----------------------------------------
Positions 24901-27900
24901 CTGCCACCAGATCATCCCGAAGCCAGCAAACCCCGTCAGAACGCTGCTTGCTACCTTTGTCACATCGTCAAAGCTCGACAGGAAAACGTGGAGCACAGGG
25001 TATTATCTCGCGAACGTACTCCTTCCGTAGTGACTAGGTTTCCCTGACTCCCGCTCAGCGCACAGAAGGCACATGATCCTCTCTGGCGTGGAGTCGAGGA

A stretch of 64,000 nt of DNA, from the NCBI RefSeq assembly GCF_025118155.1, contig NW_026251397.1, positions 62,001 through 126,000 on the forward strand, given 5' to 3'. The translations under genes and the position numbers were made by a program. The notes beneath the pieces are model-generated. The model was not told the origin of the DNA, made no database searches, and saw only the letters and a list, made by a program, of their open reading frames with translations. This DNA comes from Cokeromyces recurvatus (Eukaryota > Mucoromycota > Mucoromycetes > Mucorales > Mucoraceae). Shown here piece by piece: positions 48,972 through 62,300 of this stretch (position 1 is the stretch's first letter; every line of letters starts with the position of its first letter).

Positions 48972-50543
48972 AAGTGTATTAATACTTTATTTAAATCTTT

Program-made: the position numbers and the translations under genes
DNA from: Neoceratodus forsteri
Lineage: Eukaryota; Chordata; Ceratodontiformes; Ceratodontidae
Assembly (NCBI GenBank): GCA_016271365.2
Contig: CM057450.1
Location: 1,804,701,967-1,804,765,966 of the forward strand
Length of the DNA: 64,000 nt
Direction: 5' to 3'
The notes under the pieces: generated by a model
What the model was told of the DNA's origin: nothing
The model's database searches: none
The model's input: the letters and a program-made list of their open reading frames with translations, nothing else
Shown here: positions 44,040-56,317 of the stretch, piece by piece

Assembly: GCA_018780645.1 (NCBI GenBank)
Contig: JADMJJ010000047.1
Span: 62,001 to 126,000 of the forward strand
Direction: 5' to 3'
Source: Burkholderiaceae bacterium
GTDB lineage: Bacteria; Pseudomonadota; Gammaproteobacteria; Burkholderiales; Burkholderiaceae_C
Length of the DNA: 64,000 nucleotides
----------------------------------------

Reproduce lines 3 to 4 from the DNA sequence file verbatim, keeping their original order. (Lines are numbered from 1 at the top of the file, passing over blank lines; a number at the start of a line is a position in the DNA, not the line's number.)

25001 TATTATCTCGCGAACGTACTCCTTCCGTAGTGACTAGGTTTCCCTGACTCCCGCTCAGCGCACAGAAGGCACATGATCCTCTCTGGCGTGGAGTCGAGGA

A stretch of 64,000 nt of DNA, from the NCBI RefSeq assembly GCF_025118155.1, contig NW_026251397.1, positions 62,001 through 126,000 on the forward strand, given 5' to 3'. The translations under genes and the position numbers were made by a program. The notes beneath the pieces are model-generated. The model was not told the origin of the DNA, made no database searches, and saw only the letters and a list, made by a program, of their open reading frames with translations. This DNA comes from Cokeromyces recurvatus (Eukaryota > Mucoromycota > Mucoromycetes > Mucorales > Mucoraceae). Shown here piece by piece: positions 48,972 through 62,300 of this stretch (position 1 is the stretch's first letter; every line of letters starts with the position of its first letter).